For step by step instructions on cleaning malware off your computer, see our Complete Malware Removal Guide The Complete Malware Removal Guide The Complete Malware Removal Guide Malware is everywhere these days, and eradicating malware from your system is a lengthy process, requiring guidance. If you think your computer is infected, this is the guide you need. Read More .

Watch out for Related Scams Even From Reputable Companies

You might think that these types of tech support scams would only be created by disreputable companies. If you go to a well regarded and well known office or PC store, you wouldn’t think that you could be the victim of a scam.

Unfortunately that’s not the case. In 2019 alone there have been two examples of well known stores offering fake tech support to their customers.

Recently, two big names in office products, Office Depot and support.com, have paid $35 million to settle a lawsuit. The lawsuit alleged that both companies participated in a malware scam. They offered a “PC Health Check Program” to their customers, but this program always reported that it had found malware even when it hadn’t.

Customers were then tricked into paying for the companies to remove the non-existent “malware” from their machines.

A second related issue arose last year in Britain with the Currys PC World chain. For years the retailer charged customers an extra £40 on top of the price of a new laptop for “pre-configuration” which they had not requested. This charge was for the inclusion of a USB stick for recovery.

In fact, users can easily perform a factory reset or use system restore on Windows 10 How to Factory Reset Windows 10 or Use System Restore How to Factory Reset Windows 10 or Use System Restore Learn how System Restore and Factory Reset can help you survive any Windows 10 disasters and recover your system. Read More without any additional software.

This proves that you need to be careful of any offers of paid tech support, even from “trustworthy” companies.

Don’t Fall for Tech Support Scams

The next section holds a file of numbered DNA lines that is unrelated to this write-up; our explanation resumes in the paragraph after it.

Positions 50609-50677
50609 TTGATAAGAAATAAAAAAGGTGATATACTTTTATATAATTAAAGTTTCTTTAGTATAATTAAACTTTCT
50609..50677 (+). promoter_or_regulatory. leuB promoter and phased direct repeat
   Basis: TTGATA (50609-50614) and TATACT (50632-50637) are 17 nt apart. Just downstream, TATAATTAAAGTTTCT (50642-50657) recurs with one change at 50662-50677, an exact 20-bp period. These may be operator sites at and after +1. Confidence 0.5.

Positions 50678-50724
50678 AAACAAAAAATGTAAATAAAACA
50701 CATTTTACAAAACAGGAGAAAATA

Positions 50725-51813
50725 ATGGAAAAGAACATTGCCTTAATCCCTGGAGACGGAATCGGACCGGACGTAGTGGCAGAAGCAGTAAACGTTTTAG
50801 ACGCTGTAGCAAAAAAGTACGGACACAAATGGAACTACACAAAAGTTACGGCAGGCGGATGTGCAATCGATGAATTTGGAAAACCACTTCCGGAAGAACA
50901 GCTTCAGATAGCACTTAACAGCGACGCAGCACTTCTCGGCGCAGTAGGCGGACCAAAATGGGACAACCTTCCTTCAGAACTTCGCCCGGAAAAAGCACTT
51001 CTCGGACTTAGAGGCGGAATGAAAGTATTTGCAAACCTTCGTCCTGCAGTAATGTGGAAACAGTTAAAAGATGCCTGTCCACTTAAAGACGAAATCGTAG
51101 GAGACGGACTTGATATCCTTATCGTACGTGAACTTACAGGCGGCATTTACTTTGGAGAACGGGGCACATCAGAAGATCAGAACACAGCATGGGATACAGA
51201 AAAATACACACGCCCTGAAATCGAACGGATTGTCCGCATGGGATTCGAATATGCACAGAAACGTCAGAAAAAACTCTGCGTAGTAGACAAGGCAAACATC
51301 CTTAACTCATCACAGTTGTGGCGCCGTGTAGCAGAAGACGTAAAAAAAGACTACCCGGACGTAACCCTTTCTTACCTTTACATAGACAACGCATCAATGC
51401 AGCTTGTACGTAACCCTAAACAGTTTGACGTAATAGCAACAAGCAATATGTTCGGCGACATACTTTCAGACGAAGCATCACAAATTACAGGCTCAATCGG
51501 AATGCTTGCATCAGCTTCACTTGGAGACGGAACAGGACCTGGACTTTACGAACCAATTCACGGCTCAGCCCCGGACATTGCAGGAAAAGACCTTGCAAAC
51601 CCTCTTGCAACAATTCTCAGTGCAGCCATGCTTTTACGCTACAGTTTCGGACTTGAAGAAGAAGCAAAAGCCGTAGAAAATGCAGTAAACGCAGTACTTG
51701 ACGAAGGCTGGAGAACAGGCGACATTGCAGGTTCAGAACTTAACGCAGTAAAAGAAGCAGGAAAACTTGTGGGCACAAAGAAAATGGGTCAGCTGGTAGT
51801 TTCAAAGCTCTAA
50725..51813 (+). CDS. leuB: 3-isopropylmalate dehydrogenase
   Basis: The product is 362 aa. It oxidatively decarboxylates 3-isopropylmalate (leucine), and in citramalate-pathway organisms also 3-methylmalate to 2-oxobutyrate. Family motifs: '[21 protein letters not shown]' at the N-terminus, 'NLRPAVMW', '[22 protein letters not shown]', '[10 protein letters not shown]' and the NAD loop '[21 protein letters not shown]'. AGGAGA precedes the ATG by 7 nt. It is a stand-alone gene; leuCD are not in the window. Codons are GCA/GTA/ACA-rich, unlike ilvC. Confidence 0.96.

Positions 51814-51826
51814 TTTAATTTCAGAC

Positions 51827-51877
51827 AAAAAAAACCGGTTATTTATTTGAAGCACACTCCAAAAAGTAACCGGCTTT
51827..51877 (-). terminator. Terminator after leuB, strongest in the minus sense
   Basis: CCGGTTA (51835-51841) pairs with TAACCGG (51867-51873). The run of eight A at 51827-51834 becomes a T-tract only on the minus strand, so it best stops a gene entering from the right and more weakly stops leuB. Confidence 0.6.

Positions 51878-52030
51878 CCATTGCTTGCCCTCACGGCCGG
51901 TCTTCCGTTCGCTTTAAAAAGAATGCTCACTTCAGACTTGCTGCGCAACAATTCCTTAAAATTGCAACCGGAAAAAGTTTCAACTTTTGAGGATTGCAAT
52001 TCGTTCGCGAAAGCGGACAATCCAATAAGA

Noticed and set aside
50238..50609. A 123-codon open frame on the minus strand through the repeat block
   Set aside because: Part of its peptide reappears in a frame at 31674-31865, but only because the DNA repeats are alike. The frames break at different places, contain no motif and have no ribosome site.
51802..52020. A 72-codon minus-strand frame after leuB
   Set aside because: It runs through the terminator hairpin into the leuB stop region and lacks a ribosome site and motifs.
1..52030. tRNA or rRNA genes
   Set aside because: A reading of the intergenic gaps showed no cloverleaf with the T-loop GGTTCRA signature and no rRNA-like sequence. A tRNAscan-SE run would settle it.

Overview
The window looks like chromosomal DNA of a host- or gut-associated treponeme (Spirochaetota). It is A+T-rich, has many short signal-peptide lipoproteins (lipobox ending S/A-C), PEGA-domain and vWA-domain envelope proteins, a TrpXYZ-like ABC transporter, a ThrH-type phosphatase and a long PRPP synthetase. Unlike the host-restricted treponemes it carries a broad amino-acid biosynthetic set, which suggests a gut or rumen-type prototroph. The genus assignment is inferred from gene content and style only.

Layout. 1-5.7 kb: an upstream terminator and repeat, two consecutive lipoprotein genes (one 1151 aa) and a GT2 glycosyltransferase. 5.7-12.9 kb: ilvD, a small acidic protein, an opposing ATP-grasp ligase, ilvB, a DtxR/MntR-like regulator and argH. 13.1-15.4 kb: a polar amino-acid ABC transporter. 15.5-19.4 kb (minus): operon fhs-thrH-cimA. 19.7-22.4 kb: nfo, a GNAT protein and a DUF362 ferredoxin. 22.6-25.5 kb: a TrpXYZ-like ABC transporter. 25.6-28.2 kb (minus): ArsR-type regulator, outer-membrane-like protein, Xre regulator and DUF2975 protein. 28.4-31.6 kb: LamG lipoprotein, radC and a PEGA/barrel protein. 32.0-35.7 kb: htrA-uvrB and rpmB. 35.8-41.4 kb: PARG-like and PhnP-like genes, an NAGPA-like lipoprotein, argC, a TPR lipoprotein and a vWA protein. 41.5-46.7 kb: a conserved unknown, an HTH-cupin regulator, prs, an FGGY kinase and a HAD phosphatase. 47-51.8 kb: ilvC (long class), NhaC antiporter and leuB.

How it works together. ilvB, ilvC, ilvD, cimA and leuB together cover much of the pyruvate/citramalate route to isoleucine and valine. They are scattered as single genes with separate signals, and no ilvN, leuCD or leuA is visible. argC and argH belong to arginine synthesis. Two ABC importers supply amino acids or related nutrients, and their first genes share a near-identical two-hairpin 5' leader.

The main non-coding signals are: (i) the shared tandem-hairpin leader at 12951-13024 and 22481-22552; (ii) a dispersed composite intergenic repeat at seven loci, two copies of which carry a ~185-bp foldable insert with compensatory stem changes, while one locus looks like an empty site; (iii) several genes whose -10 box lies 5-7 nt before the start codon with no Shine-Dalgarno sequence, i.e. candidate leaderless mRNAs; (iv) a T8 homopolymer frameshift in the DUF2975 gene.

The best way to avoid tech support scams is to learn about malware protection yourself. Don’t believe phone calls or emails that claim to come from Microsoft which warn you that your machine is infected. Perform your own malware scans using free tools which can detect and remove any malware that you do find.

To keep your computer safe from malware in the future, you should also use some kind of malware protection software. To find suitable software, check our list of the best security software for Windows 10 malware protection The 8 Best Security Software for Windows 10 Malware Protection The 8 Best Security Software for Windows 10 Malware Protection Want to tighten security on your PC? It's a good idea, so take a look at these fantastic antivirus choices for Windows 10. Read More .

Image Credit: AndreyPopov/Depositphotos

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  1. James
    April 12, 2019 at 11:22 am

    The statement about Curry’s PC World is disturbing. Bad if they offered that service without disclosure, but there is a good reason for making a recovery flash drive. If the hard drive fails, you lose the recovery partition. You may not be able to reinstall your operating system. 80+% of people do not perform this easy but vital chore, and it will cost a lot more than that 40 quid to get things right. Customers are also not taught about system image and data backups and may trust a dodgy PC or laptop with all of their storage only to be faced with giant data recovery fees or worse, total loss of all their memories and important correspondence.

    Caveat Emptor but not every upswell is a scam.

  2. dragonmouth
    April 11, 2019 at 9:00 pm

    When receiving a phone call or an email claiming that YOUR computer is infected, ask yourself just one question "HOW DID the caller (or the messager) know about the alleged malware on your computer?!" There are only two ways: 1) He hacked into your computer or 2) He is BSing you. In either case, IT IS A SCAM.

    If there is malware on your computer, in most cases you can eradicate it yourself with easily obtained security tools. You DO NOT NEED the assistance of some random, sketchy character off the Internet or off the phone.

    The question I have is "How do these scammer pick their targets?" I have been on the Internet for about 20 years and have never gotten a "fake tech support" email or phone call. I wish I would, if only for the experience. But then I do not click willy-nilly on each and every link I see and I do not use any social networking sites.